Right around the corner
- HR admin chatbots: Extending the heavy usage bots theme, this category refers to Q&A capabilities using text messages and messaging applications (e.g., Slack), in concert with AI (e.g., natural language processing and machine learning), to manage many of the routine questions that come into HR, Payroll and Benefits departments every day. These include “I joined last week, when is my first check?”, “Our baby is due next week, how can I adjust my Benefits coverage?”, and “How do I know if a planned leave of absence is eligible for FMLA (Family Medical Leave Act) coverage?” These chatbots accept and answer questions in a flow of natural language and provide links to appropriate forms, workflows or content.
- Highly personalized onboarding experiences: Given that mentors and courses don’t address much of the social side of getting acclimated, the convergence of personalization and AI will soon lead to having particular colleagues being alerted to welcome the newbie because they have a college or town of residence in common, or the same former company, or similar interests or career goals. This capability should be right around the corner given that all the relevant data is available between the corporate HRMS and tapping into pretty standard social media.
Likely a bit further out (2018/2019)
- Reporting line and team member matching: HR Tech platforms can also be expected to make recommendations about who someone should report to, or which team they should join, based on analyzing where that employee tended to be most successful in the past, specifically from a behavioral, personality type or cultural compatibility perspective. Anyone who’s been in the workforce for some time knows there are certain types of bosses – and teams — that bring out the best in them, and others that do not.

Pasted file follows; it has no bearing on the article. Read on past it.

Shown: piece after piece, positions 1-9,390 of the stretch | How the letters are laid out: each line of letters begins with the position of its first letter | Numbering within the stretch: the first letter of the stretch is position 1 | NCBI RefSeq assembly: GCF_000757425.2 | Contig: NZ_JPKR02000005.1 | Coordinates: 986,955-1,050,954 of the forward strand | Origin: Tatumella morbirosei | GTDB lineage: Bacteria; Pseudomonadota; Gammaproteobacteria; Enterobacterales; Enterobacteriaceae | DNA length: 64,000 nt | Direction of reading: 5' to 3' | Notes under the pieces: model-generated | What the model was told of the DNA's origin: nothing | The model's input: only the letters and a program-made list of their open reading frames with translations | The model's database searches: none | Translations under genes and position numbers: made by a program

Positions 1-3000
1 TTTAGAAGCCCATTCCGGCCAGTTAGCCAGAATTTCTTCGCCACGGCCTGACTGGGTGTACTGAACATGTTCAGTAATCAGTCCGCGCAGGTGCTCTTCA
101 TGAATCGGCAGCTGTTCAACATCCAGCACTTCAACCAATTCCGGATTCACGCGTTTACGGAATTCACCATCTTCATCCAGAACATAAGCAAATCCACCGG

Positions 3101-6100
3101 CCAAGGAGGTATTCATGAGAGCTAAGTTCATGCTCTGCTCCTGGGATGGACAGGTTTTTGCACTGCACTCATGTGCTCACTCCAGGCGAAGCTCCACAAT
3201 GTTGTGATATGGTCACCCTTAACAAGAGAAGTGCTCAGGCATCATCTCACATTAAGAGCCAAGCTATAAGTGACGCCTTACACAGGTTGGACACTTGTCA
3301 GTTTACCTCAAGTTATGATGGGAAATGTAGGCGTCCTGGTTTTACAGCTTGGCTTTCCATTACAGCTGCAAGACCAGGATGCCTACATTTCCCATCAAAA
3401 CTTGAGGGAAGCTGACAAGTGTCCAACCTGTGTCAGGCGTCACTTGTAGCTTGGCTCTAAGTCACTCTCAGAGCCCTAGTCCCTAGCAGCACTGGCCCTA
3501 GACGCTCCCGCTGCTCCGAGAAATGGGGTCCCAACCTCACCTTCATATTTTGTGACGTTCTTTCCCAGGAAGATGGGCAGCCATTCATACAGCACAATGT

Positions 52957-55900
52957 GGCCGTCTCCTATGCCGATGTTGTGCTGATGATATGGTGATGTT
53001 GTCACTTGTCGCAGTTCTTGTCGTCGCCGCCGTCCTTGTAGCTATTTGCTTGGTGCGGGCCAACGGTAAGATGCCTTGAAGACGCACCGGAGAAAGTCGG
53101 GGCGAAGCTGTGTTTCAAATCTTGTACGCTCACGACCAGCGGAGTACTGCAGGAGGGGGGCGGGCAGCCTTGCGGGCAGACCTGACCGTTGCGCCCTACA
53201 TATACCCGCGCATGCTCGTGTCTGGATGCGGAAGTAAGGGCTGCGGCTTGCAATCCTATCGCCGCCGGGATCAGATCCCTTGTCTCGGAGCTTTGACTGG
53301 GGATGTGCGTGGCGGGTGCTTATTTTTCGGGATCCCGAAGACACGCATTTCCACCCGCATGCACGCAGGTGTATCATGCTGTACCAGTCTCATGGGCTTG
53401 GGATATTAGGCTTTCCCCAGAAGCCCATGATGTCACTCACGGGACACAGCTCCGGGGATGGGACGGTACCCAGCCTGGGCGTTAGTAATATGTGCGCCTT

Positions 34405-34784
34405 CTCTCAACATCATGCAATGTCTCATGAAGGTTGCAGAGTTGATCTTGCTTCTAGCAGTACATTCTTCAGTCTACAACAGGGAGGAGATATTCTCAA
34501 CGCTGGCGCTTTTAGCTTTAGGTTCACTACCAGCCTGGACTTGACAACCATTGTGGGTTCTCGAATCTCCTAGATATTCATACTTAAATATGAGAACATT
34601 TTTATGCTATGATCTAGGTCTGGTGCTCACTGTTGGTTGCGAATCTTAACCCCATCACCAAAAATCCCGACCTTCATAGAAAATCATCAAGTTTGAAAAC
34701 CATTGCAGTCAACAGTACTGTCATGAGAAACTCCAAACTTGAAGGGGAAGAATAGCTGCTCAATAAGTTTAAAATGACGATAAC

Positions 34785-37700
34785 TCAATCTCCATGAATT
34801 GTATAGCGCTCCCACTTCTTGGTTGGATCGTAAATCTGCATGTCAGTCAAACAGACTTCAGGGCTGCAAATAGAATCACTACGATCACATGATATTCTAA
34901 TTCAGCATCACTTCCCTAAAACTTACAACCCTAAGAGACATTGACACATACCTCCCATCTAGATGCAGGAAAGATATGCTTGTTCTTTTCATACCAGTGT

Further out still? We shall see
- Span of control alerts: An “HR” or organizational design issue that occasionally surfaces for C-suite residents is the span of control of their direct reports and one level below that, as it can get unwieldy at times. Compounding this, what if there was higher than average employee retention risk in the particular department where a manager’s span of control (number of direct reports) was already way above average? If the HR bot could let the senior manager or C-level executive know all this, it would be an example of the Bot leveraging two things: KPI info on desirable span of control for different roles, and as above, one of the humans on the HR staff for complementary consultative support around viable options.
Continuing advances and the obvious momentum building within the Digital HR (including AI in HR) arena highlight three important calls to action: (1) the need for a very symbiotic relationship between human and bot HR staff; (2) the need for crafting a vision for this relationship “asap” and (3) the need to bring together HR Tech customers, vendors and representative end-users, along with HR practitioner and corporate culture experts (and ultimately, perhaps legal advisors) to start developing best practices for this new and exciting frontier.